So I think the difference today, vaccine historian would say, is that this is a pandemic. It's not like polio or chicken pox. It's much broader and it's a different situation. But I think there definitely is a lot of concern. That's what I hear from the bishops.
KEILAR: Is there any discussion, Michelle, about -- I mean, look, if you're having a philosophical discussion about this, getting the vaccine protects other people as well. So by, say, perhaps abstaining from it, you can see where maybe certain religious values are actually coming up in opposition to one another.
BOORSTEIN: Yes. No, I think that's exactly right. I mean, whether you see statements from the U.S. bishops or from the Vatican in December, this was before Johnson & Johnson was approved, they raise different issues. And they state their different categories of proximity to the problem, whether you're the maker of the vaccine or you're someone who took the vaccine. And on the other hand, there is the good, to protect other people on these things.
So I think people who are worried about these kinds of warnings are saying, you know, people don't have the choice -- don't necessarily have the choice because they're trying to get vaccine, plural, the waiting period. They don't have the opportunity to shop around. And so it's not a hypothetical, really, for them to say, given every vaccine you could take.
KEILAR: Certainly. Michelle and Dr. Pernell, such an important conversation, thank you so much for having it with me.
PERNELL: Thank you.
BOORSTEIN: Thank you.
KEILAR: Ahead, why hasn't President Biden held a news conference yet? He is certainly trailing his predecessors.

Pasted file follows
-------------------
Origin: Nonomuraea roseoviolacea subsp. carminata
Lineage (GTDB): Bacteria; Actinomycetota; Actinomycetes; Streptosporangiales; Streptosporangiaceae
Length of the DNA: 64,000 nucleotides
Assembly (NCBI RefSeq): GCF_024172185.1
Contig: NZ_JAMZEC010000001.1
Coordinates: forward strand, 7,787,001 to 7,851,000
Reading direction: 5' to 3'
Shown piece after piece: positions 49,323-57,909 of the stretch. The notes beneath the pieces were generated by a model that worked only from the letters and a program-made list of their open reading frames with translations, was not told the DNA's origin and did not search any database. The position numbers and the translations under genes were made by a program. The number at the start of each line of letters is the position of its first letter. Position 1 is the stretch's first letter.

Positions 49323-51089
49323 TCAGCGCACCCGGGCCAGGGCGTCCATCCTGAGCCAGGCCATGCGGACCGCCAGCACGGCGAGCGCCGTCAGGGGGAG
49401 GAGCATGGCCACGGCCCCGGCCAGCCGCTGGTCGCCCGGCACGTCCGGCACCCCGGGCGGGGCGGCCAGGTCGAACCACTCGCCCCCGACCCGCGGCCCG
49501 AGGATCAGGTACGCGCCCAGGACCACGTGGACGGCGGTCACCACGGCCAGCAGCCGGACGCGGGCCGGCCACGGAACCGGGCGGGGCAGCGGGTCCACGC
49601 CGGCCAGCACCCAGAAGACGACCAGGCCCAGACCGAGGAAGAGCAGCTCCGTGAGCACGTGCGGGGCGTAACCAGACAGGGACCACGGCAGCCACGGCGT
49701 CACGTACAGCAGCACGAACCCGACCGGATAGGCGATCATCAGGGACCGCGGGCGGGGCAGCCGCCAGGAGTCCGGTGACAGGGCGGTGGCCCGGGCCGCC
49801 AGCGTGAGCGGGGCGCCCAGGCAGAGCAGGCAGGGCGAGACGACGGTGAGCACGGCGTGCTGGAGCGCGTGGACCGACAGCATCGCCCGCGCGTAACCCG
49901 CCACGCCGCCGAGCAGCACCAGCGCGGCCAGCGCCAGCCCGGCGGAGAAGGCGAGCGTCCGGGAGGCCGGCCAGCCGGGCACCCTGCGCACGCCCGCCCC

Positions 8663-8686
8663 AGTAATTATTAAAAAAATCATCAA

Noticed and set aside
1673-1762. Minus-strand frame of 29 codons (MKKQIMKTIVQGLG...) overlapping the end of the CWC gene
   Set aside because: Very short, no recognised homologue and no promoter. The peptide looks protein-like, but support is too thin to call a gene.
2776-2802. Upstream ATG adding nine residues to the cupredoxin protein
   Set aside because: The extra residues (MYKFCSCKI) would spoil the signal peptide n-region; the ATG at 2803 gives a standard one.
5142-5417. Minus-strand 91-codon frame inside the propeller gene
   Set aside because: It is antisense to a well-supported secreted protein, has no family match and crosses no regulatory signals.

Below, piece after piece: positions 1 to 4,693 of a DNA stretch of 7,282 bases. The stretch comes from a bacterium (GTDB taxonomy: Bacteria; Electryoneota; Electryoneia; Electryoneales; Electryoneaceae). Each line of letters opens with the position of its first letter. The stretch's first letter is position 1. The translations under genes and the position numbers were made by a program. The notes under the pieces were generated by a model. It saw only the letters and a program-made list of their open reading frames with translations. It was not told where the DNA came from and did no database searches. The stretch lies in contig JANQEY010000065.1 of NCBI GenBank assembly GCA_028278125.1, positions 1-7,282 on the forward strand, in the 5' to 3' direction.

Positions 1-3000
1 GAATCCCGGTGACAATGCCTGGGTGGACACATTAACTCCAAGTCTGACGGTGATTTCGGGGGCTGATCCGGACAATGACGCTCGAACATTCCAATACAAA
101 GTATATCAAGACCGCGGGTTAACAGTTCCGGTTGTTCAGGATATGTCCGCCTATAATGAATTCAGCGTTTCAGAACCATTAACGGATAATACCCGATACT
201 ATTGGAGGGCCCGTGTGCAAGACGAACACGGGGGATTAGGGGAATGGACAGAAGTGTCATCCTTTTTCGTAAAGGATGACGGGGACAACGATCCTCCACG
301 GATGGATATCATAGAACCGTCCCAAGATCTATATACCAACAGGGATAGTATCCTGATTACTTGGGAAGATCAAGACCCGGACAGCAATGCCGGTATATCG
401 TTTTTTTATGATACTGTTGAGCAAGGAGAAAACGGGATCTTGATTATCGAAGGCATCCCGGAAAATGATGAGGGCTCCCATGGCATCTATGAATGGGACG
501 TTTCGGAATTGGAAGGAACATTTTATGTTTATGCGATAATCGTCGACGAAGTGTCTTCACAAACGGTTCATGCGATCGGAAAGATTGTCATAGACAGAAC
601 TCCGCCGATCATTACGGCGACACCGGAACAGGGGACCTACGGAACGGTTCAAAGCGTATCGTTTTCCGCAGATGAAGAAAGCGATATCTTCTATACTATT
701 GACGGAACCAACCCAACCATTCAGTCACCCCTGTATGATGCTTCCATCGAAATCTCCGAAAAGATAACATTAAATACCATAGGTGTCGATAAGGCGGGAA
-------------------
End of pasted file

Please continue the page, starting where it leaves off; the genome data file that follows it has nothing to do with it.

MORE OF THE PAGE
Plus, the governor of Georgia was targeted by Donald Trump for months insulted, dragged, blamed. So hear whether Brian Kemp would support him in 2024.
And an extraordinary moment, Meghan Markle accusing the royals of perpetuating lies against here as the family investigates her for claims of bullying.
KEILAR: Donald Trump's legal headaches just keep piling up and we're closely watching Georgia for this today where the Fulton County district attorney is expected to go before a grand jury this week and request subpoenas to further her election fraud investigation into Trump's attempts to overturn the 2020 election results in Georgia.
CNN's Sara Murray is in Atlanta for us. What's happening there today, Sara?
SARA MURRAY, CNN POLITICAL CORRESPONDENT: Well, Brianna, we know the grand juries are convening here in Fulton County, and the district attorney here has made it clear that as early as this week, she would go before the grand jury and requesting subpoenas for evidence, for witness testimony regarding her investigation into Donald Trump's efforts to influence the Georgia election.
And, of course, we know the heart of this investigation is this call that then-President Trump made to Secretary of State Brad Raffensperger, but the district attorney here has made it clear, that's just the jumping off point, that this is going to be a wide- ranging investigation as she tries to get to the bottom of what happened.
It's going to potentially include a phone call that Senator Lindsey Graham also had with Raffensperger, where Raffensperger came away from that, thinking Graham was trying to get him to throw away ballots, which Graham denies.
She's also expressed interest in looking at Rudy Giuliani's presentation before Georgia's senators, in which he repeated a lot of these false election fraud claims. Although Giuliani says, look, I was just representing my client.
And the other thing that she says she is interested in is this sudden departure of the U.S. attorney here in this area, B. J. Pak.